Power of Three

Courtney Davis, Laquresha Prince and Murina Westcott Found Solidarity in Their Shared Training Experience

Meet a few Construction Ready training graduates and a common theme quickly emerges: The program opens doors, both professionally and personally.

For Laquresha Prince, that means “much more opportunity than I would have had before. I’m grateful for that, because now I can have a career that puts me in a good position, and not only me, but my kids as well.”

Prince, mother to twin sons, was part of the Jaguars Group 4 class that graduated in Jacksonville in early November 2022.

For Marina Westcott, one of Prince’s fellow classmates, earning a Construction Ready education and the eight credentials that go with it is the gateway to “a career path, so I won’t have to work so many jobs.” Westcott has worked at a recycling company, at a Waffle House, and as an Uber driver, sometimes all in the same day.

Westcott and Prince, along with another female classmate, Courtney Davis, found encouragement in one another as they worked through the challenging 20-day curriculum.

Davis recalls feeling discouraged in the early days, but “as I got to know my classmates and these beautiful young ladies, they helped push me through,” she says.

Prince also found motivation by keeping the big picture in mind. As she recalls, “There were times where it was just like, I don’t want to get up, I don’t want to go to class, but just knowing what you are going to get out of it made it easier to actually show up and go through with the program.”

Training – and ultimately working – in a male-dominated industry can be intimidating, but by they time they graduated, it was clear this trio of women had earned their male counterparts’ respect. Many of the men in the class said as much in their graduation remarks.

“We were like a bunch of brothers and sisters,” says Westcott, whose job placement was with HB Next, a provider of training, safety and environmental compliance solutions. Like all graduates, she finished the training not only with basic construction skills, but as a better-prepared professional in general.

“This whole program gave us the tools that we needed,” Westcott says. “Even things we didn’t even know that we didn’t know – resumes and interviewing … we needed all that.”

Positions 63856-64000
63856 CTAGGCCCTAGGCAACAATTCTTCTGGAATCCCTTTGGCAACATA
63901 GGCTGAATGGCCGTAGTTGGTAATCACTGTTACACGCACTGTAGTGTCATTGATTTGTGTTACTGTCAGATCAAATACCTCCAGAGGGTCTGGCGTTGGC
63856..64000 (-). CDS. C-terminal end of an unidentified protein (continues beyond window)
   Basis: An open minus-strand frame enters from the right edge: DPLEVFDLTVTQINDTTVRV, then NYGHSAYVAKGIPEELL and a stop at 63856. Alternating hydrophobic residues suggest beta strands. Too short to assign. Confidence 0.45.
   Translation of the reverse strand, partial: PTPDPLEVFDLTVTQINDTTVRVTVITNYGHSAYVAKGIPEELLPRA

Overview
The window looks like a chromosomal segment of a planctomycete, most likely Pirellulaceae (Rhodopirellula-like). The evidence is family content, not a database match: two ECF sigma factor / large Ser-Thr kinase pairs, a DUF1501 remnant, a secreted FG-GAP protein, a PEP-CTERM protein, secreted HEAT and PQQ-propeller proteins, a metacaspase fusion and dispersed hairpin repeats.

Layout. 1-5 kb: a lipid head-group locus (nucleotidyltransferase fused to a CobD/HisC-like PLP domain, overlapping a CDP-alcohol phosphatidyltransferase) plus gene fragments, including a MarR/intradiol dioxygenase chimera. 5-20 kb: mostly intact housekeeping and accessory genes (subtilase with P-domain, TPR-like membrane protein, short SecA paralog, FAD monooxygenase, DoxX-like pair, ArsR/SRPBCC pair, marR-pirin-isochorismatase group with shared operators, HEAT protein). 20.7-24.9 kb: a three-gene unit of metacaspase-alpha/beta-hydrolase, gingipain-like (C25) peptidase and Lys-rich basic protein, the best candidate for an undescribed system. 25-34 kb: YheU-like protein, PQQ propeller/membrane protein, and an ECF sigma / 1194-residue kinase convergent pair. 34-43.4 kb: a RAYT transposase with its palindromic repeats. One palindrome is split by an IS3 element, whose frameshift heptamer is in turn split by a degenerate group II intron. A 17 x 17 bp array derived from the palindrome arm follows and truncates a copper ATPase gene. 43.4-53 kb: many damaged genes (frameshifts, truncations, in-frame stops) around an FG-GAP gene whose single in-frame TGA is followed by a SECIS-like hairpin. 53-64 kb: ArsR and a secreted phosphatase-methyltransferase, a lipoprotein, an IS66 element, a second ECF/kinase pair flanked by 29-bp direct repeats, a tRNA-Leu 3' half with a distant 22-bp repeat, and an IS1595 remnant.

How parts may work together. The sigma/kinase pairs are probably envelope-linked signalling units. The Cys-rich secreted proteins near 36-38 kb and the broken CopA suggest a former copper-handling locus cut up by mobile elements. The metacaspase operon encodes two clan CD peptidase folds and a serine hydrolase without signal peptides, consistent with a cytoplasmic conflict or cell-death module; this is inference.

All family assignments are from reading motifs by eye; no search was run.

Partnerships make successful training environments such as this possible. In Jacksonville, the National Football League’s Jaguars provided initial funding and brought the program to the city in early 2022, creating a win-win situation for both jobseekers and industry. With regard to the latter, Construction Ready provided a new labor source not only for area contractors, but for the Jaguars themselves, who are building a state-of-the-art training and operations facility, the Miller Electric Center, adjacent to their home field, TIAA Bank Stadium. And the National Center for Construction Education and Research (NCCER) provided scholarships that enabled these three women to go through the program.

Now Westcott can set new goals, one of which is helping her father.

“I just really want to be able to hand him a $50,000 check and say, ‘Please retire.’ That’s my main goal. I want him to retire, and I want him to be happy and proud of me and all the rest of his kids.”

Davis and Prince have their own goals as well. Prince nicely sums up her post-graduation circumstances with a construction analogy. Asked what she wants to do next, she says, “To be bigger and better – to reach for the stars. Or should I say, reach for the scaffold?”

Courtney Davis, Laquresha Prince and Murina Westcott pose in downtown Jacksonville following their graduation with Jaguars Group 4.

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